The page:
Previous research had shown that though alcohol had a wide range of pharmacological effects on the body, the brain was a primary target. However, the molecular mechanisms by which alcohol alters neuronal activity in the brain were not clearly understood.
Now, a new study has shed light into the interactions of alcohol with prototype brain proteins thought to underlie alcohol actions in the brain.
"Alcohol is the most common drug in the world, has been used by diverse human communities longer than recorded history, yet our understanding of its effects on the brain is limited when compared to other drugs," said Rebecca J. Howard, a postdoctoral fellow at The University of Texas at Austin Waggoner Center for Alcohol and Addiction Research and corresponding author for this study.
Howard explained that neuroscientists have discovered how marijuana, cocaine, and heroin each bind to a special type of protein on the surface of brain cells, fitting like a key into a lock to change that protein's normal function. Yet alcohol has special properties that make it difficult to characterize its lock-and-key binding in detail, for example, alcohol is much smaller than other drugs, and appears to interact with several different types of proteins.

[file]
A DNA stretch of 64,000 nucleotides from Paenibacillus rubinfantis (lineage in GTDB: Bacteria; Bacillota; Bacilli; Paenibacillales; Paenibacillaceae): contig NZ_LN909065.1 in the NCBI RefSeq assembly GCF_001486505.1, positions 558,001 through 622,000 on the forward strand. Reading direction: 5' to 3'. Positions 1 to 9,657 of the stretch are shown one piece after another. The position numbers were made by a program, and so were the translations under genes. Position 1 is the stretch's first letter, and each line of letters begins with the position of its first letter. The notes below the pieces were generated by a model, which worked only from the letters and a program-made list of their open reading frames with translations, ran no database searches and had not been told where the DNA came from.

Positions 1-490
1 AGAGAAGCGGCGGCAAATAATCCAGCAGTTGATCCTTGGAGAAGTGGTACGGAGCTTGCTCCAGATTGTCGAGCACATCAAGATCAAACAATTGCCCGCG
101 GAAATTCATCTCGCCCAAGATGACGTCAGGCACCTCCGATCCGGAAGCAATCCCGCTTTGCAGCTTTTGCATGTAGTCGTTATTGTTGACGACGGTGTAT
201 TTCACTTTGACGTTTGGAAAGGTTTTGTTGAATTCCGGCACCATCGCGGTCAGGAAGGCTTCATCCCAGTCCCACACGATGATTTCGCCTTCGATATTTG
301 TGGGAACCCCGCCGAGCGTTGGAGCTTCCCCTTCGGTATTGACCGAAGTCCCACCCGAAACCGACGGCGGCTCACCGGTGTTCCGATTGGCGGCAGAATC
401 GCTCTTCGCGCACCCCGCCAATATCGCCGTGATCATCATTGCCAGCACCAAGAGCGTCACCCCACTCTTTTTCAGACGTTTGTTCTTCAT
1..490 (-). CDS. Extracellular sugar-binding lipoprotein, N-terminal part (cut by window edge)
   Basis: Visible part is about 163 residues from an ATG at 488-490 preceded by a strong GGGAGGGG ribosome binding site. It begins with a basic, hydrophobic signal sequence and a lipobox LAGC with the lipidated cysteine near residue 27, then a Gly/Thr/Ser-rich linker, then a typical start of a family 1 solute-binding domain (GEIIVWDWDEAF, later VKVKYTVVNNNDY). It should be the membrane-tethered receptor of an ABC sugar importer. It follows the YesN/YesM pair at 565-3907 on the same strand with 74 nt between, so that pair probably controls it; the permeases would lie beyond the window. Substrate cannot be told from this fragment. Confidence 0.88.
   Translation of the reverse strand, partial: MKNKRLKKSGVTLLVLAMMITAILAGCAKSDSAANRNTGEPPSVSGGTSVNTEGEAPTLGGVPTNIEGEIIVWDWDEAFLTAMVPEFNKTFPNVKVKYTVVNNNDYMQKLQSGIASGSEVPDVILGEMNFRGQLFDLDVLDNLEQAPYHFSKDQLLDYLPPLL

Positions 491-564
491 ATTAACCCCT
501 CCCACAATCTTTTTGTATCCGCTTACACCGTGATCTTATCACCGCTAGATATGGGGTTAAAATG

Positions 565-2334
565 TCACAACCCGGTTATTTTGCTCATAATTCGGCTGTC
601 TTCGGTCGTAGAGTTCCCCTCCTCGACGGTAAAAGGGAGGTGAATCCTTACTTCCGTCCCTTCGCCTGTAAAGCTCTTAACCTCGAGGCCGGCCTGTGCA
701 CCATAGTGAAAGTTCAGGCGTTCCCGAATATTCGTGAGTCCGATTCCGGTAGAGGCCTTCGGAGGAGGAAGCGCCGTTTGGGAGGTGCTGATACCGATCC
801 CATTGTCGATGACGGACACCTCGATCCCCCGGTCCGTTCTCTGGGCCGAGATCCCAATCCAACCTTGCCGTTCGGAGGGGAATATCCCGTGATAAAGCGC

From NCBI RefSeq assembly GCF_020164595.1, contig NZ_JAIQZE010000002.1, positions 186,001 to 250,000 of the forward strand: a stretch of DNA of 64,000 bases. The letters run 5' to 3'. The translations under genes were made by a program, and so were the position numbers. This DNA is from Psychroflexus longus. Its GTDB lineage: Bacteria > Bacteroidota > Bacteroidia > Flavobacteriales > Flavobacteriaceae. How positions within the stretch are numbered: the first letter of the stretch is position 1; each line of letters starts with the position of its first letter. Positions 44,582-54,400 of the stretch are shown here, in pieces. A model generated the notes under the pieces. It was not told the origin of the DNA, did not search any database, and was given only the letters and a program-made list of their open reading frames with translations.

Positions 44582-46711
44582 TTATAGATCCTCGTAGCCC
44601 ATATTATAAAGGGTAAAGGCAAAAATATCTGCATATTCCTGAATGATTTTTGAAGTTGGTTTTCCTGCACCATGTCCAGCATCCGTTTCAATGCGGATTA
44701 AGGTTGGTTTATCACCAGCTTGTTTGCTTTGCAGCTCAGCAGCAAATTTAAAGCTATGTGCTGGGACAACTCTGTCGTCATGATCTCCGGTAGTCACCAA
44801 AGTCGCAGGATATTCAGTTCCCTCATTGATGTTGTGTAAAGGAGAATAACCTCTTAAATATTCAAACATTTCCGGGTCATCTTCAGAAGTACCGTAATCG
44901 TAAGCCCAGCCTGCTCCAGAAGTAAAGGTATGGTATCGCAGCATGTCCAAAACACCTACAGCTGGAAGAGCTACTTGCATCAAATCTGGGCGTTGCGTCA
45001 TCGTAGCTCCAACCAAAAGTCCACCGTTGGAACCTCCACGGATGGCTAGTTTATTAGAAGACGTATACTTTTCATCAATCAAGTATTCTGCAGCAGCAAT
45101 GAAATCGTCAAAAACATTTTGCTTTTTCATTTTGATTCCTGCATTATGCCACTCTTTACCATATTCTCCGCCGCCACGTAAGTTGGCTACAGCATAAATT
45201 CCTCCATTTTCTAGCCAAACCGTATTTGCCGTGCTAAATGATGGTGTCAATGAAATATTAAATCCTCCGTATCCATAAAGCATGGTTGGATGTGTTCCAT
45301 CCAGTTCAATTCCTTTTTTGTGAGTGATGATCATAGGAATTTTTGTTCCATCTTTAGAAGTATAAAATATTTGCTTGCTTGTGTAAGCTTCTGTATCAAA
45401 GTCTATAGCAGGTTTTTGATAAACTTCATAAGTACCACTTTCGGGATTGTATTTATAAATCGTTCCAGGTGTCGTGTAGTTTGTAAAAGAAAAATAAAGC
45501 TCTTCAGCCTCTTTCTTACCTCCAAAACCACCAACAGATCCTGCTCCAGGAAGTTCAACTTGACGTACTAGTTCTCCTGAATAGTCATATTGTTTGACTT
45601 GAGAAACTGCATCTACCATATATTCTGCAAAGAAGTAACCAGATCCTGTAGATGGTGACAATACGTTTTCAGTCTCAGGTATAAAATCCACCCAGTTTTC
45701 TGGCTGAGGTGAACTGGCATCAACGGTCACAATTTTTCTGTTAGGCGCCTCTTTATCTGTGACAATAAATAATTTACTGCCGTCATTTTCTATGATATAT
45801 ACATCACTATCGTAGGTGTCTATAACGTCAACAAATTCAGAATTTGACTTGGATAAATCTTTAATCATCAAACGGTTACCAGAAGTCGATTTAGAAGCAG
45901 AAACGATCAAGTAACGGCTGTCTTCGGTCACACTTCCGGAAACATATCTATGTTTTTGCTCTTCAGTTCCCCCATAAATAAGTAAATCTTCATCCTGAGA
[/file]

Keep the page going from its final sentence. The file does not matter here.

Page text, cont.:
"The adverse effects of alcohol abuse are devastating on a personal level and on a societal level," added Gregg Homanics, a professor of anesthesiology and pharmacology and chemical biology at the University of Pittsburgh.
"Alcohol abuse costs our society more than the costs of all illegal drug abuse combined. For many years, most investigators thought that alcohol exerted nonspecific effects on the brain and simply perturbed neuronal function by dissolving in the membranes of nerve cells. However, our understanding of alcohol action has dramatically shifted in the last 10 to 15 years or so. There is now solid experimental evidence that alcohol binds in a very specific manner to key protein targets in the brain to cause the drug's well known behavioral effects. This review summarizes some of the most recent research," added Homanics.
The study will be detailed in the September 2011 issue of Alcoholism: Clinical and Experimental Research and are currently available at Early View.